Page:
by Alexandre Koyré
"The reader would like nothing better than to learn the answers to the problems placed before him by Socrates. But those answers are just what Socrates most often denies him. The dialogues, at least the so-called Socratic dialogues, the only ones which will concern us here, leave us up in the air. The discussion ends upon a note of impotence with an avowal of ignorance." ( p 1)
This short book includes much more "food for thought" than many tomes more than twice its' size. Alexandre Koyre demonstrates an incisive erudition in his commentary on four of Plato's greatest dialogues; these include the Meno, the Theatetus, the Protagoras, and the Republic. The Republic takes up about half of the short book presenting a focus on politics and on the just city.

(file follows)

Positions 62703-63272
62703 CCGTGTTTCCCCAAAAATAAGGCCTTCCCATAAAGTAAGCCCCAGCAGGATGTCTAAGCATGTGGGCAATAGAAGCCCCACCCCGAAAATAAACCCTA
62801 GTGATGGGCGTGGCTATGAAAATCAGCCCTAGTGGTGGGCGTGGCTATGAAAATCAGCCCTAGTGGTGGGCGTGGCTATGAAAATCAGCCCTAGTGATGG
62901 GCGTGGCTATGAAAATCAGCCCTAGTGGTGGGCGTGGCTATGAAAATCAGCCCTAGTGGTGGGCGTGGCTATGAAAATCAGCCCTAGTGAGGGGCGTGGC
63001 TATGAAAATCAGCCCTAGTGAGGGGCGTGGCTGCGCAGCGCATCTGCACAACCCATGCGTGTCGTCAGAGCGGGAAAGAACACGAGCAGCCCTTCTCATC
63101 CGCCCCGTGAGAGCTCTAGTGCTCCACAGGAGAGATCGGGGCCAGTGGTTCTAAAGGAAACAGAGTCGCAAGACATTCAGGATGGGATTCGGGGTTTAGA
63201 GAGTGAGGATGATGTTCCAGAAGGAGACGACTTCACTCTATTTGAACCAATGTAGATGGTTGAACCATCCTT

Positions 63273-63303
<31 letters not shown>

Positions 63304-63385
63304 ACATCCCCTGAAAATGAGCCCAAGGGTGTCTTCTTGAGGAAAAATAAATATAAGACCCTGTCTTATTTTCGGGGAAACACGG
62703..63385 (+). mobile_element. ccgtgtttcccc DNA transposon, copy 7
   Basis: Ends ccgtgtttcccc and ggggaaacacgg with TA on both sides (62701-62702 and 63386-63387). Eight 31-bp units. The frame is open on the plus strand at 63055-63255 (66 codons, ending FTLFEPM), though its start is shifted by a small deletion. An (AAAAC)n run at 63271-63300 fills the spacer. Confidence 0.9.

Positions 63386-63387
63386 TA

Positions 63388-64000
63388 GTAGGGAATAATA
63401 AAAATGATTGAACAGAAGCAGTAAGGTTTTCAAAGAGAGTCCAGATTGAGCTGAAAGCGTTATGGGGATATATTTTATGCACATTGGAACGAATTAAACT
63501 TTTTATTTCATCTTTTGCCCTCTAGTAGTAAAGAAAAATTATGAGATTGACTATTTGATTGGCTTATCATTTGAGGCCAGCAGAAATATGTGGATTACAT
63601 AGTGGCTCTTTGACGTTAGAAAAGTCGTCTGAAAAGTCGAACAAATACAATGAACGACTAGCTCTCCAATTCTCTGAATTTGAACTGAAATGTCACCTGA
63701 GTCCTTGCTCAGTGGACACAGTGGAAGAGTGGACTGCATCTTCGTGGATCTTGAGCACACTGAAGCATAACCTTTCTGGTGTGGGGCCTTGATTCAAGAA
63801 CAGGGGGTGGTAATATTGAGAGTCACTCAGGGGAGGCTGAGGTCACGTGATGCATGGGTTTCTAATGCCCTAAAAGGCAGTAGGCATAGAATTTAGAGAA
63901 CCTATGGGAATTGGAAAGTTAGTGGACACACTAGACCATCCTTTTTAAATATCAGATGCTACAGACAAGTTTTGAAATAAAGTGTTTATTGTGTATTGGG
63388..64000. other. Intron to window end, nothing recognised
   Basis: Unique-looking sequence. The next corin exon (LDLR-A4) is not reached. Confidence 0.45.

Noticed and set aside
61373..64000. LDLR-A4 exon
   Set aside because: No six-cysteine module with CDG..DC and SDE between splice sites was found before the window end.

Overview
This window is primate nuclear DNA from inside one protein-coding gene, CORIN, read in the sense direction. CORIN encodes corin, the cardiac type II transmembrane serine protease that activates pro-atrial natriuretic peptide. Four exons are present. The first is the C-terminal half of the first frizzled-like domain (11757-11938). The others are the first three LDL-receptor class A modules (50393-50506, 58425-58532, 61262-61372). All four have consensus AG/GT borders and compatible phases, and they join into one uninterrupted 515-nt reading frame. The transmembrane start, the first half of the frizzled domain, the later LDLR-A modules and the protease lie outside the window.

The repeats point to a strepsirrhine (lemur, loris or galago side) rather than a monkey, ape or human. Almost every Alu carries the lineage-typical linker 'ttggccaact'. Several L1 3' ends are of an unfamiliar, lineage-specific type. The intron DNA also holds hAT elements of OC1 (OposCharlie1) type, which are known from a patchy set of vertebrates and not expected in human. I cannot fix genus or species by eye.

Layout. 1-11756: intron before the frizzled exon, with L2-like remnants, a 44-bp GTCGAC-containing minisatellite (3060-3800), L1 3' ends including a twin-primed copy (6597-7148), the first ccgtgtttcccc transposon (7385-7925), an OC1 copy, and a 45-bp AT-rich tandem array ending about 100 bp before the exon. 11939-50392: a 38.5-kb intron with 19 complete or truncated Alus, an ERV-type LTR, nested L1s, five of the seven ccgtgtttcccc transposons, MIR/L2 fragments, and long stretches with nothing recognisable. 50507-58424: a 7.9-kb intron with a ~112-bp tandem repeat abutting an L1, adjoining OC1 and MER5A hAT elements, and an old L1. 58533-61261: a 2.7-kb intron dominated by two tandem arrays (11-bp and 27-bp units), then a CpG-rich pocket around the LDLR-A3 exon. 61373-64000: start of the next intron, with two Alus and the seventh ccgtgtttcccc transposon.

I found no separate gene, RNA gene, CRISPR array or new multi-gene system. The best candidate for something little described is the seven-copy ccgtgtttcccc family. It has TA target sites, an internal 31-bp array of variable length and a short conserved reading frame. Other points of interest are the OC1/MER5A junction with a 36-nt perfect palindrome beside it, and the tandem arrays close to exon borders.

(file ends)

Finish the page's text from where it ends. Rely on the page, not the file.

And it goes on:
Beginning with the lesson from the Meno that virtue is not taught, but it can be taught. The same subject is discussed in the Protagoras, yet in a different and, according to Koyre, more amusing way. The further discussions of Theatetus and Republic are equally inviting and challenging as far as they go. They suggest ways we may conceive of knowledge and elucidate how theory and action may work in combination in both philosophy and politics. Is there such a thing as a just city? This book provides direction toward how to think about this and other topics. Ultimately it is a good introduction to both the philosophy of Plato and the acute analytical thought of Alexandre Koyre. The result is both invigorating and engaging for the reader.
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